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Beacons

The purpose of beacons is to facilitate receiver and antenna system testing, propagation observations, and to discern band openings as they occur. The WE7X beacons are not owned by IARC but are documented here as a helpful web page for our club members. The WE7X beacons are operated in accordance with FCC Regulations Sec. 97.203.

Location

WE7X/B is located on the southwest-facing slope of Mirrormont on Tiger Mtn near Issaquah, WA
Latitude: 47.481076  Longitude: -121.954514
Locator: CN97AL (map, sat, terrain) Elevation: 850 feet ASL

Frequencies

WE7X beacons operate on three amateur radio bands:
 Band  Frequency  Power  Antenna  Hours
2 meters 144.299 MHz 2 watts Stacked KB6KQ loops
1.25 meters 222.050 MHz 2 watts Stacked KB6KQ loops On request
70 cm 432.301 MHz 2 watts Stacked KB6KQ loops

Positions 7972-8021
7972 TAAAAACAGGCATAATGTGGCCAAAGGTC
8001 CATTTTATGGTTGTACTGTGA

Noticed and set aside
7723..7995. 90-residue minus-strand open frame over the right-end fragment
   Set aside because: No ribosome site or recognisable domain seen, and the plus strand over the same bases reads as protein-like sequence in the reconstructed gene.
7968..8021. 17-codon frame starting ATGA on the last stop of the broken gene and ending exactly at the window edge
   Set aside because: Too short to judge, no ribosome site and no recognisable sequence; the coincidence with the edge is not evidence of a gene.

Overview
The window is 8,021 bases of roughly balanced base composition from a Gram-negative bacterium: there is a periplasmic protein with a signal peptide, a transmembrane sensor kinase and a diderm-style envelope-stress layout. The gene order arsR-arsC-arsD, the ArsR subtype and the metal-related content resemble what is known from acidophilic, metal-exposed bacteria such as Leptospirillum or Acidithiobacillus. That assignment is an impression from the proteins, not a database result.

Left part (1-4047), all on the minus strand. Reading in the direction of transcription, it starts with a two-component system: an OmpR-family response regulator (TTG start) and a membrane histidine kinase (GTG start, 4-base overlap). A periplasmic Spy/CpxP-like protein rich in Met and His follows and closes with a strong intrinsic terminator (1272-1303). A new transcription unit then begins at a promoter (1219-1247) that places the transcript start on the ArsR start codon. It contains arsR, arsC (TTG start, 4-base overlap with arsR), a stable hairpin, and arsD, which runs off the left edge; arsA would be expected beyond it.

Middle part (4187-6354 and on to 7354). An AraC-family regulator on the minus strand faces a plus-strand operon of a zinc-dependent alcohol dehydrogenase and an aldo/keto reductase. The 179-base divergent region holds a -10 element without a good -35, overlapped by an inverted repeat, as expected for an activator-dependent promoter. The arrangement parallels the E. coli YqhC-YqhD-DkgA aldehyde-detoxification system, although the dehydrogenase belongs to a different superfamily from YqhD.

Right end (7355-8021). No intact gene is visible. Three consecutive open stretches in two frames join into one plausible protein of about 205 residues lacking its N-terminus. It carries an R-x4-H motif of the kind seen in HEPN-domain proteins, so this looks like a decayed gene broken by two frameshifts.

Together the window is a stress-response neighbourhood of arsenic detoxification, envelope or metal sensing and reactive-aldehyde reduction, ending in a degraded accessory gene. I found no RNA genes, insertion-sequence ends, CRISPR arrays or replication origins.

Transmitters

The WE7X beacons make extensive use of the excellent Hamtronics transmitter boards. These boards have operated for several years with only one in-use failure, which was likely caused by an antenna issue. The boards are quite capable of running the near continuous duty message sequences typical of beacon modes. Below is an early picture showing 50, 144, 222 and 432 boards with supporting control circuitry.
Beacon top with covers Beacon top without covers

Antennas

The 432 MHz, 222 MHz and 144 MHz beacons each use two KB6KQ type loops. This type of antenna provides an omni directional signal pattern and are phased for increased gain. They are mounted 20 feet above the ground (about 850 feet ASL).

Beacon Messages

The beacon's CW message, duration, cycle is primarily a function of the beacon purpose. If the beacon purpose is to provide a signal source for locals to align antennas, receivers, etc., a short identification including grid square followed by a steady carrier would be most useful. This is the purpose intended for the 432 MHz, 222 MHz, 144 MHz beacons. The sequence is:

 WE7X/B CN97al, 16 seconds of carrier, 5 second pause, repeat message

This sequence provides the required identification and location information, but allocates maximum time to the steady carrier. Message speed is also an important consideration as Morse code skills vary widely among listeners. The beacon messages are typically 13 WPM.
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